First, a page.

Jason Levesque

The affordable housing crisis that Auburn and Maine are facing should not come as a shock to any of us; it’s certainly not a shock to me, or to our city council and staff.

We’ve seen it coming for four years. What might come as a surprise to many, is that unlike other municipal and state governments, we’ve focused on this issue, and we have made noticeable progress. The results are now being felt like an avalanche throughout our city.

To some, our decision-making might seem rash, ill-planned or without a full understanding of the problem. This is far from accurate, but it’s an understandable reaction, one that I am hoping will diminish with time, conversation, and education.

When I first ran for mayor four years ago, it quickly became clear that the steady growth taking place just 30 minutes to our south meant that Auburn — with our affordable homes, proximity to recreational opportunities and many attractive features — was going to experience a significant increase in demand for housing. It was equally clear that our housing supply was limited and, due to restrictive zoning, which creates artificial scarcity and expensive construction costs, wouldn’t keep up.

Naturally, the resulting imbalance has caused a drastic increase in price for both home purchase and rental, making home ownership in Auburn less attainable and just downright unaffordable.

I believe that when faced with a problem, you can do one of two things. You can ignore it, or you can tackle the problem head on. I chose the latter, despite knowing it would potentially be the most controversial. The process that I undertook — in phases and in partnership and collaboration with city staff and city council — was built on data, knowledge collection, creation and application of solutions, and measurement of results.


Data collection was an imperative step in the process. First and foremost, in 2018 and 2019 we created a strategic planning committee comprised of more than 100 residents, city staff, and community partners who worked tirelessly to develop a comprehensive strategy for education, downtown revitalization, natural resource protection, and safe and affordable housing. The resulting strategic plan is and will remain the guiding document for our work on many fronts.

We commissioned several studies about land use and zoning and had public presentations by numerous subject matter experts, such as Maine’s state economist, and professors from Georgetown University and Bates College.

There was also a cost-of-service analysis conducted by city staff based on historical data and sound projections that indicated that Auburn was underpopulated and could easily handle another 2,000 market rate housing units — another 6,000 people living in apartments, condos and single-family homes, spread out proportionally throughout our city. We were confident that this would help keep housing prices affordable and facilitate a new round of economic growth.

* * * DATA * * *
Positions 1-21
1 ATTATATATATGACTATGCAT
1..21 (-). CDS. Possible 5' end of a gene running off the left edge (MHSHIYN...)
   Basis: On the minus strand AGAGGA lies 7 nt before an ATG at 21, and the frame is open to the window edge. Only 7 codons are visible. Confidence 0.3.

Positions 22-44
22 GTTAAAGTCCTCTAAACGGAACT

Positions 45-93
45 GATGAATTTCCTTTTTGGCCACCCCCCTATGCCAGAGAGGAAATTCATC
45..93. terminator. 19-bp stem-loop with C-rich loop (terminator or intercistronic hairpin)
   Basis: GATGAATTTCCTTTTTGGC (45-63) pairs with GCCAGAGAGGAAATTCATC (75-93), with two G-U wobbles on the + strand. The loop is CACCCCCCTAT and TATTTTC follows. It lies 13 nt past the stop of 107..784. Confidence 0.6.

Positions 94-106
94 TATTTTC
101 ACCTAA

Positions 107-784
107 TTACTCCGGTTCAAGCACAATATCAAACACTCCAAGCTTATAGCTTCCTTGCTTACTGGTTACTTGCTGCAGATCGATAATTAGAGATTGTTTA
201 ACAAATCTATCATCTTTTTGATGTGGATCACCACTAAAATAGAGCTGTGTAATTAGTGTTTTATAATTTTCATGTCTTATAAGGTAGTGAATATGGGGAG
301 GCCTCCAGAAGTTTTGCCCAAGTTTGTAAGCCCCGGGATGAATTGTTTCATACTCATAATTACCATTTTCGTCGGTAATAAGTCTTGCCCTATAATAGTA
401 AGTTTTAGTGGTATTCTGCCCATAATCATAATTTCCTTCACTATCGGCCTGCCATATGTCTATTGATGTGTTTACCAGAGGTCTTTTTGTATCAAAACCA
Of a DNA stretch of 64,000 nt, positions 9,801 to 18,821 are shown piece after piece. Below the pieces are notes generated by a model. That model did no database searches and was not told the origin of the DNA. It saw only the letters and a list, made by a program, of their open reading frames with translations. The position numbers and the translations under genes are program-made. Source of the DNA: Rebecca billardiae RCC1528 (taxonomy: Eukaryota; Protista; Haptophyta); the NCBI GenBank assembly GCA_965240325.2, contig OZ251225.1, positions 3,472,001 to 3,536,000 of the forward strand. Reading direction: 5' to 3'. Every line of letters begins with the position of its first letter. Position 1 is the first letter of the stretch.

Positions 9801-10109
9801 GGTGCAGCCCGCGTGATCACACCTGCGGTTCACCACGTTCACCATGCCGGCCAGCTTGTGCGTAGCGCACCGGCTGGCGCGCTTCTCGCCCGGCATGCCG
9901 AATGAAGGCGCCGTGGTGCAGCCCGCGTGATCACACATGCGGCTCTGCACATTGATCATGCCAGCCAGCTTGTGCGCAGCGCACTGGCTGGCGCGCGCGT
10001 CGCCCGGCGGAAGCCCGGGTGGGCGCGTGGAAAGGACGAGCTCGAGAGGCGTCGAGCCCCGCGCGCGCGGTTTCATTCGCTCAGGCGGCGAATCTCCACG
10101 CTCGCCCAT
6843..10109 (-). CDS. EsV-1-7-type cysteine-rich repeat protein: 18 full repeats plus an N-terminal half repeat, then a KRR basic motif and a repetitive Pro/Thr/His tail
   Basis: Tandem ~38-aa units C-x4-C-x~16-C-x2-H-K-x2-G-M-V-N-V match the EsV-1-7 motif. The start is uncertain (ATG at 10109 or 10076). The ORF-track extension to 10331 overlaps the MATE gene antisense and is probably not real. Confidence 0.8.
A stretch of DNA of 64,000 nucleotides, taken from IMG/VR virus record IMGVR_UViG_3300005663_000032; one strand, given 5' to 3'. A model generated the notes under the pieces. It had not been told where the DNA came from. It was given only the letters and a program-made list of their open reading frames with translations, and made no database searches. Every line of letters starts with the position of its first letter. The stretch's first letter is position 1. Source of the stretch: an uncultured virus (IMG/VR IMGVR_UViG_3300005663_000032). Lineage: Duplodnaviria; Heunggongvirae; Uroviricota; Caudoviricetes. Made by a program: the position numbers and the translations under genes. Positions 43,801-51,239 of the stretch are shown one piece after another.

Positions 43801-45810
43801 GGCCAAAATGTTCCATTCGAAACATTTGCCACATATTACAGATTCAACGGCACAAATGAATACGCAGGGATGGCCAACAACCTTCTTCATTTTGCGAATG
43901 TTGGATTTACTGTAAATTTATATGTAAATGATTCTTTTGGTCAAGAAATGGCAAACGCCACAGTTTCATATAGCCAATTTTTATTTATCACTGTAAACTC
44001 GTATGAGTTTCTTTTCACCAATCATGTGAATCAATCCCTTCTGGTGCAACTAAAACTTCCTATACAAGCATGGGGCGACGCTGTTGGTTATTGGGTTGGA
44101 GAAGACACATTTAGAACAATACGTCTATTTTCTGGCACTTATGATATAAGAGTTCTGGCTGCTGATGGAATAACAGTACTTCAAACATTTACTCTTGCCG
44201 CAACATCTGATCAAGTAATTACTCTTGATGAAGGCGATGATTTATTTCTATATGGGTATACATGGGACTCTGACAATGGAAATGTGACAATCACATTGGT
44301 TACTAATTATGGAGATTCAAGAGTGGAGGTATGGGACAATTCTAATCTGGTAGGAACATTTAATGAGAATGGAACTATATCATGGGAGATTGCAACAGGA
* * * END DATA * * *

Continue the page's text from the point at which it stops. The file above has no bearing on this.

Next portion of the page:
The best part? Our property taxes would decrease by 20%. Because when you “right-size” your city, you can actually lower taxes!

Next, we moved into the “solution” phase. We created a comprehensive plan review committee which conducted a complete revision of our land use policy, starting with applying form-based code (fancy term for allowing greater building flexibility) within our downtown, allowing in-law apartments, or secondary housing on the same lot throughout our city; removing restrictive parking requirements for commercial buildings; waiving building and rehabilitation permit fees for veterans; and a dozen more “tweaks” that, when put together, make building homes in Auburn easier and cheaper than anywhere else in Maine.

The most outwardly noticeable part of our plan is happening right now. New market rate apartments going up downtown, older homes being rehabilitated, new retail and commercial construction announced weekly … and there is much more to come in the months ahead.


Did I mention that while most of this work was happening, we also faced a pandemic? COVID-19 quickly turned our looming affordable housing crisis into a reality, not just for Auburn but for all of Maine. Thankfully we never lost sight of the issue, and together, we worked the problem (as publicly as the pandemic would allow).

So, even though there were hundreds of articles written, countless TV interviews given, in-person and online public forums, and city-wide communications created and distributed, some of our work was “drowned out” by the millions of news pieces concerning COVID-19.

I’m not complaining — that information saved lives. But now that the results of four years of work done by so many people is visible, it seems to the average citizen that we are rushing and making hasty decisions. Please know that is not the case.

I wish I could sit down with every one of the 25,000 residents of Auburn and explain the process, answer questions, and alleviate concerns. But I can’t.

Just know that your elected representatives — who are supported by a great staff — are committed to doing this work; to making these decisions; to growing Auburn in a thoughtful, deliberate way — so you can focus on your family and business. We take that obligation seriously, and have and will continue to put a maximum amount of effort into making Auburn the best city in New England.

I believe that we’re almost there …

Jason J. Levesque is the mayor of Auburn.

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